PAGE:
Threatened Species Recovery Hub researchers presented at the recent Species on the Move International Conference in Hobart, including Hub Director Hugh Possingham.
Professor Possingham presented on the role of decision science in moving species outside their normal range in response to climate, and other, change.
“There are a whole lot of reasons why we might want to relocate an animal to somewhere it's never been, and it presents a lot of challenges.”
“Decisions about moving species are hard, but if we avoid that decision, and do nothing, extinctions will occur. Even if we lack full information we can make good decisions about moving species outside their original range in the name of conservation.”
“The species on the move conference brought together managers, researchers and policy makers from across Australasia to tackle contentious issues in conservation science and management in a rapidly changing world. There is nothing like face-to-face talks, panels and discussions to hammer out solutions to difficult problems,” said Professor Possingham.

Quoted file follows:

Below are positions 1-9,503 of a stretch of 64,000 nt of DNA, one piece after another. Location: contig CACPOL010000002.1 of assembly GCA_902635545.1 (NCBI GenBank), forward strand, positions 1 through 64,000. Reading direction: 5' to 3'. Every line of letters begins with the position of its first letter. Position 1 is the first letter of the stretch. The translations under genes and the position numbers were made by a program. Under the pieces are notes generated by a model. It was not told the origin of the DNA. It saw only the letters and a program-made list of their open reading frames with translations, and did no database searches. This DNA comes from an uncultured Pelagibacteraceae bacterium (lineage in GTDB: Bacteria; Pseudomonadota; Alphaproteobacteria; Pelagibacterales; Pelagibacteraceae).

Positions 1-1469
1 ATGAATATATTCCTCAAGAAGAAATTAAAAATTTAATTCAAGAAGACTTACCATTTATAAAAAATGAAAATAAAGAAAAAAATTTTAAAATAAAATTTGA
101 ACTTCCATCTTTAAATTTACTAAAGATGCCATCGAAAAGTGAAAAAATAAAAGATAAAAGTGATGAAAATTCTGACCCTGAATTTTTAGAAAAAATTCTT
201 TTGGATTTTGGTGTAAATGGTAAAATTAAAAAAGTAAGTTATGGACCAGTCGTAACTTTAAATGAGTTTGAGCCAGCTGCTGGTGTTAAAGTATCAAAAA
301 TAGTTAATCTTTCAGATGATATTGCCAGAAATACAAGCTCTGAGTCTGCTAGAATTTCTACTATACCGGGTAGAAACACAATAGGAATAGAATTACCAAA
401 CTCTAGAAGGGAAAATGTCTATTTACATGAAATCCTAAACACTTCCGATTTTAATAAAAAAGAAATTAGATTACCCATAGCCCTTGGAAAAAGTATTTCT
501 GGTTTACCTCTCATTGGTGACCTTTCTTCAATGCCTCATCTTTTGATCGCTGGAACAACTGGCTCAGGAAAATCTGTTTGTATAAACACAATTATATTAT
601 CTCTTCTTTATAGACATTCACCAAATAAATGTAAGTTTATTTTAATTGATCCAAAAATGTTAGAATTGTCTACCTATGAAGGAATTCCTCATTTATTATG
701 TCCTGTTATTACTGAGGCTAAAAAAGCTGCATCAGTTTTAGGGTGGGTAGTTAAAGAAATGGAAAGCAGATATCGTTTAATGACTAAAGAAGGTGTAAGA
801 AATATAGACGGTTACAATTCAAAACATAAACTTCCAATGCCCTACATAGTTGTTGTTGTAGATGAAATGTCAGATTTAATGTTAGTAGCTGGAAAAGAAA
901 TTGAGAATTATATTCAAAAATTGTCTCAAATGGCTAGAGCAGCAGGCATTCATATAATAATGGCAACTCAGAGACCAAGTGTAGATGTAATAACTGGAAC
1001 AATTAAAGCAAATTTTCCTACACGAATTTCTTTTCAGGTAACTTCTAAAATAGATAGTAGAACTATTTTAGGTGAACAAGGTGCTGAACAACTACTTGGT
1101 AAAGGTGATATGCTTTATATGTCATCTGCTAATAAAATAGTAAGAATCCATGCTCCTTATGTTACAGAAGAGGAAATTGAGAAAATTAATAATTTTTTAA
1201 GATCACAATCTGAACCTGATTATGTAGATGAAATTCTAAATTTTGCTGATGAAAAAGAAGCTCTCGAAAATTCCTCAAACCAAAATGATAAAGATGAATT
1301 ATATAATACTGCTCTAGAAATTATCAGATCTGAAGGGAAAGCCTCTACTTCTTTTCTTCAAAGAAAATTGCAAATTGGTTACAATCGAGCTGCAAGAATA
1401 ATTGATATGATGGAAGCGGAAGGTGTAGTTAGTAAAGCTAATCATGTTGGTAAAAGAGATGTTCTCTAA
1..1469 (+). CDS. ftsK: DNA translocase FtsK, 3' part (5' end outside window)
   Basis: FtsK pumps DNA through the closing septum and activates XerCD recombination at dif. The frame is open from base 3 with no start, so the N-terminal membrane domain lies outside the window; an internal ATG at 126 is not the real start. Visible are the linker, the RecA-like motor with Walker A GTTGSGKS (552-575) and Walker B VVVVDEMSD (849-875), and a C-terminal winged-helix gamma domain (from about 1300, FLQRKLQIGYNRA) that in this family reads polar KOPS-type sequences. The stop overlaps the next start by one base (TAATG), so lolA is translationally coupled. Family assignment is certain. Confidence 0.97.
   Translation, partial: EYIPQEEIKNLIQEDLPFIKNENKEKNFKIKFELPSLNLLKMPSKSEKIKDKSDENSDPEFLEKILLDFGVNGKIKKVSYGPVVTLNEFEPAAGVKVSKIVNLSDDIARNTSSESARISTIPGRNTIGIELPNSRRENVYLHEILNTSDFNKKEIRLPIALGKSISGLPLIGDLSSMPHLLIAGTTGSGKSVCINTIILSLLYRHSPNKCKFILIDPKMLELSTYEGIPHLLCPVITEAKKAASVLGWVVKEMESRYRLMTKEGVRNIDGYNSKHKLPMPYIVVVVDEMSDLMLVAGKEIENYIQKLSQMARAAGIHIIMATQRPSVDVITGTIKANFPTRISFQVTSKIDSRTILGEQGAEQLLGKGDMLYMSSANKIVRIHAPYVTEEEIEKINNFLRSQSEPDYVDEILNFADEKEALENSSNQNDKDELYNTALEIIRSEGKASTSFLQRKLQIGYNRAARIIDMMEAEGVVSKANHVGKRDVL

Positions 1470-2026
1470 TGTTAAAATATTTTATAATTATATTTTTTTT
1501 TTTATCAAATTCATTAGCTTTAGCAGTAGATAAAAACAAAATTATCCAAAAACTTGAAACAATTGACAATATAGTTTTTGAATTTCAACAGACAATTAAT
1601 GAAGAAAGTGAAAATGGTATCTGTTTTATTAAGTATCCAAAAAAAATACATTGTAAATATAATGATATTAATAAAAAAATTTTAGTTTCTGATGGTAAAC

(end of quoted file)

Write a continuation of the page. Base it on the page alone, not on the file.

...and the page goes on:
Other TSR Hub presenters included:
Conservation managers considering the implementation of nest boxes programs need to give careful consideration to design, colour, placement and shade profile of nest boxes.
The vast brigalow forest that extended from northern New South Wales to southern Queensland has been cleared in the space of 60 years and it seems that many species have become threatened as a result. Rod Fensham and co-workers have identified the plant species that are likely to have become threatened and many of these species were not previously recognised as imperilled.
Monitoring is fundamental to good policy and effective conservation management. Data derived from monitoring underpin the process for listing of species as threatened, which is a precursor to recognition in policy.
TSR Hub researcher David Lindenmayer and colleagues embarked on a four-year case study examining the impacts of a biodiversity offset which established nest boxes to compensate for the losses of natural tree hollows caused by the widening of sections of the Hume Highway (the road linking Sydney and Melbourne).
In recent months you may have noticed some energetic public debate about what is the biggest threat to threatened species in Australia. Is it feral cats and foxes or is it the clearing and degradation of native vegetation?